Rice in diplomatic race against time
Tuesday, 29 July 2008

AP, AUCKLAND, New Zealand - Secretary of State Condoleezza Rice is running a worldwide race against time, trying for diplomatic victories before the Bush administration ends in January

With less than six months to go in office and unfinished business with Iran, North Korea, the Middle East, Iraq and Afghanistan, Rice has embarked on a grueling series of overseas trips and is packing in an impressive number of high-level meetings in Washington.

In June and July, Rice has literally circled the planet twice for talks on those issues and in the first three days of next week will see top officials from Pakistan, China, Israel, Italy as well as Israeli and Palestinian peace negotiators.

Rice will be pressing the Pakistani prime minister to do more to combat militants along the Afghan border, seeking additional support from China on Iran and North Korea and assessing the slow pace of progress in the effort to conclude an Israel-Palestinian deal by year's end.

Although prospects for any of those are uncertain, it is not for lack of trying, even if critics say it may be too little, too late.

Administration officials are fond of saying President Bush wants to "sprint to the finish" and perhaps no other Cabinet member has logged more travel time in that endeavor than Rice who returns from her latest round-the-world jaunt on Monday and heads immediately into her Washington meetings.

That nine-day excursion was marked by unprecedented but inconclusive overtures to Iran and North Korea — the remaining two charter members of Bush's "axis of evil" — and began in the Persian Gulf before Singapore for an Asian security forum, then Australia, New Zealand and Samoa.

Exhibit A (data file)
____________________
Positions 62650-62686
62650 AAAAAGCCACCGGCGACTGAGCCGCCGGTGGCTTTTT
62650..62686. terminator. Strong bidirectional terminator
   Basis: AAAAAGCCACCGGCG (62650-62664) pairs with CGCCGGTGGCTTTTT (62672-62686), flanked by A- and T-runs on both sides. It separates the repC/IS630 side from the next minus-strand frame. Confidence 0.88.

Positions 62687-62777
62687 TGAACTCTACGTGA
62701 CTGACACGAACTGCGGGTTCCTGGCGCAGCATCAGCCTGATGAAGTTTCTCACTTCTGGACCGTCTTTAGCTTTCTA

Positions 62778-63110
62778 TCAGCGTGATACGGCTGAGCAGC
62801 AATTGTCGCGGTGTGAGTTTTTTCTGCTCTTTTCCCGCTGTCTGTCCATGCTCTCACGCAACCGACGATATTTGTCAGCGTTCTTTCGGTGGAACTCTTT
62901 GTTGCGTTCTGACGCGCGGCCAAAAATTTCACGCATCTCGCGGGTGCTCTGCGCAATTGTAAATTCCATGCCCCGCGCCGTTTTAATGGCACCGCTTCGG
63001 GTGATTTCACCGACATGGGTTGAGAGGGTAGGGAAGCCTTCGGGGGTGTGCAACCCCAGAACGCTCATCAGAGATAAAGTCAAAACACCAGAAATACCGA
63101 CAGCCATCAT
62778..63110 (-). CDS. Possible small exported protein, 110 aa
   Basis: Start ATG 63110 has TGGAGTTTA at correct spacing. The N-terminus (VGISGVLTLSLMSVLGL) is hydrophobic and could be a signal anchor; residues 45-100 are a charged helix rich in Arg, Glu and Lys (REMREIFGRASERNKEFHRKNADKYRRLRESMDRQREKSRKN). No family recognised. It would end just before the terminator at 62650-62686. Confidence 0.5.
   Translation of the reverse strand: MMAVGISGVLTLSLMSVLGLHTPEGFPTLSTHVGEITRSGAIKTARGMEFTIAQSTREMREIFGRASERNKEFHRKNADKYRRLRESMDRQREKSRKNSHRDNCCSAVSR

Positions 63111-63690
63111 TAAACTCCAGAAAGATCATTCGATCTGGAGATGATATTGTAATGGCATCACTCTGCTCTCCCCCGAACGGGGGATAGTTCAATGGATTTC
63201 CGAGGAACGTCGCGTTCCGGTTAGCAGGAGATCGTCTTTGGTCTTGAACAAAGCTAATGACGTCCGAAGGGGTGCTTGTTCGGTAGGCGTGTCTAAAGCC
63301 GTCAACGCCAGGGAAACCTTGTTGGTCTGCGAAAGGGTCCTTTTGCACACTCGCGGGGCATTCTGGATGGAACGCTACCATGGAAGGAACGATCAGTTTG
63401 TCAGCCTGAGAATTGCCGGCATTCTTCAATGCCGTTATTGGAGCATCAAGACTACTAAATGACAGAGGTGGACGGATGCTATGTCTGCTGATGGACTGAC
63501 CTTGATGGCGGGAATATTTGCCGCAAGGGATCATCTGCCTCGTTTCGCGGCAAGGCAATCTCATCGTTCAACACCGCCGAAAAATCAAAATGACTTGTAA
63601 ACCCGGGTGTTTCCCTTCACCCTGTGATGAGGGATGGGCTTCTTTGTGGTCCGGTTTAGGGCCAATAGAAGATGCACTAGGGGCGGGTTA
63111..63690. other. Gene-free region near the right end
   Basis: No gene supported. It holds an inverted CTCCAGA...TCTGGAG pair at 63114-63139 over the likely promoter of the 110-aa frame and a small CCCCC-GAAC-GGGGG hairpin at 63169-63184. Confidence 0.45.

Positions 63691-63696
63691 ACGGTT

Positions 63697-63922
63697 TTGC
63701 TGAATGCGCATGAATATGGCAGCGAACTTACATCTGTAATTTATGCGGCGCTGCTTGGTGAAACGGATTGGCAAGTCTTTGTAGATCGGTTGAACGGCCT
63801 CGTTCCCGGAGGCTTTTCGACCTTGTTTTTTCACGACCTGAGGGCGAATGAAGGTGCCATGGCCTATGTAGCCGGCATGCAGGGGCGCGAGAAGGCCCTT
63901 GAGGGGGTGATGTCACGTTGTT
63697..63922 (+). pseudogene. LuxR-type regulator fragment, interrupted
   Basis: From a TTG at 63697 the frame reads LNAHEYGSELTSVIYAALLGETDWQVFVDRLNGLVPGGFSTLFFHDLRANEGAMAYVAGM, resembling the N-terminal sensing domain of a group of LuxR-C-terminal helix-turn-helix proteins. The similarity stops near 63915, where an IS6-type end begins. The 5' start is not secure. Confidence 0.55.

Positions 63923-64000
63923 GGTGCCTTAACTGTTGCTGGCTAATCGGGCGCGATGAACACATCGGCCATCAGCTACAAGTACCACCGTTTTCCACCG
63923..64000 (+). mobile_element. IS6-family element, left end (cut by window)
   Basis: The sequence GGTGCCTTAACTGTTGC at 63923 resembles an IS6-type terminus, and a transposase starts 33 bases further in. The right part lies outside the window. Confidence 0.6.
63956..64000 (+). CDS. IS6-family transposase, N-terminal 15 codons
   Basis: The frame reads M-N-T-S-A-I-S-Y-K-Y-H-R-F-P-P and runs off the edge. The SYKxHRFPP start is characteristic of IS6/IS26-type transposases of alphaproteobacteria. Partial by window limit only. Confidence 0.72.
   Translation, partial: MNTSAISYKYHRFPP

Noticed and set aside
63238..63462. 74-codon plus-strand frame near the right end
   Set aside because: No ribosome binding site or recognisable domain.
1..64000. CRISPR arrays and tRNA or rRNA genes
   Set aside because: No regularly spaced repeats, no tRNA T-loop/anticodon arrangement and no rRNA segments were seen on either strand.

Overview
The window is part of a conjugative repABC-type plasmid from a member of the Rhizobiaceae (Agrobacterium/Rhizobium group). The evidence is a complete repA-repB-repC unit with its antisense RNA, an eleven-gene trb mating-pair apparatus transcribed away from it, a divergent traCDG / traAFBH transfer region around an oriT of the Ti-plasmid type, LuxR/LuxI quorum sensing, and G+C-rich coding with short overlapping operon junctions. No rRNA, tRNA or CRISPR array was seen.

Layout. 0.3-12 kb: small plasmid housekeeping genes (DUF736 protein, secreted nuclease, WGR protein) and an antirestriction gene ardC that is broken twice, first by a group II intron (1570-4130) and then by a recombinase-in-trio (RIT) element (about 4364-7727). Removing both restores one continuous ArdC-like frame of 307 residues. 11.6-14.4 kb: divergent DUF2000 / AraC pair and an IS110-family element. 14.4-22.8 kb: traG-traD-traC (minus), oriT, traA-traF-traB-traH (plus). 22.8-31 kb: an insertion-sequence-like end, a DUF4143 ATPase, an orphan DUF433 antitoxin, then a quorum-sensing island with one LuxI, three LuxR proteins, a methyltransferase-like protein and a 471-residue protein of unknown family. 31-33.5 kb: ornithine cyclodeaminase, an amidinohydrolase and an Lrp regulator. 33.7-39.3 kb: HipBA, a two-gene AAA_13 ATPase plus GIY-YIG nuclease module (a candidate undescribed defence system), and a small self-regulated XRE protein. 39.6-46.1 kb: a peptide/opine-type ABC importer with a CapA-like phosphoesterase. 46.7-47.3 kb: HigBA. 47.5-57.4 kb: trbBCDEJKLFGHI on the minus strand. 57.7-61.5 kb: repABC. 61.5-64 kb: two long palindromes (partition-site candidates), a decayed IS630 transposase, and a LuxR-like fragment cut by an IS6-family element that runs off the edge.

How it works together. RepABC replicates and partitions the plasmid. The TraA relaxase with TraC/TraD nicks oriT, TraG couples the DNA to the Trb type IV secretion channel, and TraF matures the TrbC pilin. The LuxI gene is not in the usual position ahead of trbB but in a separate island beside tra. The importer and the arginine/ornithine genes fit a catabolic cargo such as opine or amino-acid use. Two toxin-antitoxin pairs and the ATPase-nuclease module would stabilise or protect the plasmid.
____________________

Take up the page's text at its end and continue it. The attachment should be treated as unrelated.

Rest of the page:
It came on the heels of a trip to Europe, where she signed a missile defense treaty in Prague and visited Georgia in a show of support for a NATO aspirant locked in a tense feud with Russia over separatist areas.

That was preceded by another globe-circling tour that started in Europe with a Palestinian security conference and ended in China after stops in Japan and South Korea that were focused on North Korea and a dispute over U.S. beef imports.

Although she'll take a brief break in the first week of August, she will then return to China to head up the official U.S. delegation to the closing ceremonies of the Beijing Olympic Games. Her schedule for September is not finalized but shows no sign of a letup.

Asked Saturday in New Zealand when she plans to slow down, Rice replied with a laugh: "January 20th, 12:01," referring to the exact time the next president will be inaugurated.

The spate of recent long-distance trips has put Rice on track to become one of the most traveled secretaries of state in U.S. history, according to State Department officials.

Her frenetic pace over the past two months has coincided with the heating up of the 2008 presidential campaign in which foreign policy has become a main point of contention between presumptive Democratic nominee Barack Obama and Republican hopeful John McCain.

And, it comes as Bush steps up efforts to secure nonmilitary foreign policy achievements to mark his eight years, particularly dealing with the Iranian and North Korean nuclear programs and reaching at least some form of peace deal between Israel and the Palestinians.

The past two weeks have seen the administration make several remarkable breaks in past policy: sending a top diplomat to a meeting with Iran's nuclear negotiator and having Rice, while in Singapore, meet for the first time with North Korea's foreign minister.

Although neither produced breakthroughs, the meetings have been seen by many as important policy shifts that will boost confidence in Bush's insistence that he wants to deal with both countries diplomatically.

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